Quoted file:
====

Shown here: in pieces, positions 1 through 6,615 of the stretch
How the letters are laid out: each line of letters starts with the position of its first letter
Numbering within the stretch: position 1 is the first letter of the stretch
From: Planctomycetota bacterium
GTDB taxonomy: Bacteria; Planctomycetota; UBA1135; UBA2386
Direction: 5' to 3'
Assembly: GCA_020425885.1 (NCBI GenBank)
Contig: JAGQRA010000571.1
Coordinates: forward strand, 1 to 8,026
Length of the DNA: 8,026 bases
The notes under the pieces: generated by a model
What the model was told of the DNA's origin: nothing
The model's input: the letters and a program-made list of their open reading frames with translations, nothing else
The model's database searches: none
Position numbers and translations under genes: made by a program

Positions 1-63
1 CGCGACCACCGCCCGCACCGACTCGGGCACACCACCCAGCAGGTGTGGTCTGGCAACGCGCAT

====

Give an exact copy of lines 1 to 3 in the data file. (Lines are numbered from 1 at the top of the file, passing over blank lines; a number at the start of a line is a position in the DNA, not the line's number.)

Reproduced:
Shown here: in pieces, positions 1 through 6,615 of the stretch
How the letters are laid out: each line of letters starts with the position of its first letter
Numbering within the stretch: position 1 is the first letter of the stretch